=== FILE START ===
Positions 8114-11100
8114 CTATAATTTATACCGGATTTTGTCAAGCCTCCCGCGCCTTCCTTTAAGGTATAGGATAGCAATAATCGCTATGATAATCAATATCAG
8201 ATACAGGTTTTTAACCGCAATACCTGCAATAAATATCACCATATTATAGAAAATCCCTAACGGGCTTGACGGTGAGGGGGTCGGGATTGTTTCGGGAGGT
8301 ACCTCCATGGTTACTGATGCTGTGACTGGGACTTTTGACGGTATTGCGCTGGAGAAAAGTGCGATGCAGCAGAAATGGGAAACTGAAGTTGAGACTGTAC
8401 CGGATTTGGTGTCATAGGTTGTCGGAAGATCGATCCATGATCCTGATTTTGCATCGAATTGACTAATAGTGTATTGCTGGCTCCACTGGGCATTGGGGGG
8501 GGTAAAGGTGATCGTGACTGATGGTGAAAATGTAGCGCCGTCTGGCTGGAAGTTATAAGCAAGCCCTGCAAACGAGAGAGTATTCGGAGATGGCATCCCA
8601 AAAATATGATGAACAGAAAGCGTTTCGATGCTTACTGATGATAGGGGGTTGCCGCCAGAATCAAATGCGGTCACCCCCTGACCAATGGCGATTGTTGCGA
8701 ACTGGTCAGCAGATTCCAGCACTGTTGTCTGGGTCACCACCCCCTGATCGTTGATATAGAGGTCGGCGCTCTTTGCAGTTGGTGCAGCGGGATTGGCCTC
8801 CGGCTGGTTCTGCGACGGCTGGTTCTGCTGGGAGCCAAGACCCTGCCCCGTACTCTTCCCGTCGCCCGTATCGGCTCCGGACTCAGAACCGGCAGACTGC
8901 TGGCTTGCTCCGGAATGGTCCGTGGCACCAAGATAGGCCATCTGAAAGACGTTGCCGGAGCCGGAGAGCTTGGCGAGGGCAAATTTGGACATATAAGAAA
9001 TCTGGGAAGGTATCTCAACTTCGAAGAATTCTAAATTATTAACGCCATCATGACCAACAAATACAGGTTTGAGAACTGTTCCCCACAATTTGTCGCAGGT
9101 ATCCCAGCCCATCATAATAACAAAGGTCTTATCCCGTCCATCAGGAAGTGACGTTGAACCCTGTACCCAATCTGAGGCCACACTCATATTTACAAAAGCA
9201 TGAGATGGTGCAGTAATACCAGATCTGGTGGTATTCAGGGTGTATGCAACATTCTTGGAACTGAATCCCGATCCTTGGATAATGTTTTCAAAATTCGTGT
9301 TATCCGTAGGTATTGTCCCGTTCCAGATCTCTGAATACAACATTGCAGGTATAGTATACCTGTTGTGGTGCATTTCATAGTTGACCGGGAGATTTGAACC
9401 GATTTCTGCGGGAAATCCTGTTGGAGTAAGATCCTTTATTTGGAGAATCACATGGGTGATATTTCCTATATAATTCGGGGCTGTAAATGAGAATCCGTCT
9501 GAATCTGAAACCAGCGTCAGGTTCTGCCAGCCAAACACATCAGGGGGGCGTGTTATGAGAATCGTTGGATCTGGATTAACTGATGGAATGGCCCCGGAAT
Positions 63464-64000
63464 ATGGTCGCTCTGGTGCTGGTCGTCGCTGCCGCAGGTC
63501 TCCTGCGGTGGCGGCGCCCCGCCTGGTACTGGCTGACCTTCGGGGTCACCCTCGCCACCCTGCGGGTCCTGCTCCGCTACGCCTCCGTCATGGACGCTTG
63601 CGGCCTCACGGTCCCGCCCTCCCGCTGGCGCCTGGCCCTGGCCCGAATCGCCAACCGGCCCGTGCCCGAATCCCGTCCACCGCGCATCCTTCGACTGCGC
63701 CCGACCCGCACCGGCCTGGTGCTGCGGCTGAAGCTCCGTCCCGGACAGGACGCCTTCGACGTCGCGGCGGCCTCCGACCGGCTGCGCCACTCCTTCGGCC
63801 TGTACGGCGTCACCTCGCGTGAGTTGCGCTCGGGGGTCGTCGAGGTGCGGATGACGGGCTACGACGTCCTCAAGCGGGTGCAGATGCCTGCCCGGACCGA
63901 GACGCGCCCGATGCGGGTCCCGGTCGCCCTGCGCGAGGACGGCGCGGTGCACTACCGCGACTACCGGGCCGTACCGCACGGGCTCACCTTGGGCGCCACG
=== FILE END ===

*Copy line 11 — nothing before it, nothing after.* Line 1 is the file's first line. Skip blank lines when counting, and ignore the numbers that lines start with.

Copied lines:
9001 TCTGGGAAGGTATCTCAACTTCGAAGAATTCTAAATTATTAACGCCATCATGACCAACAAATACAGGTTTGAGAACTGTTCCCCACAATTTGTCGCAGGT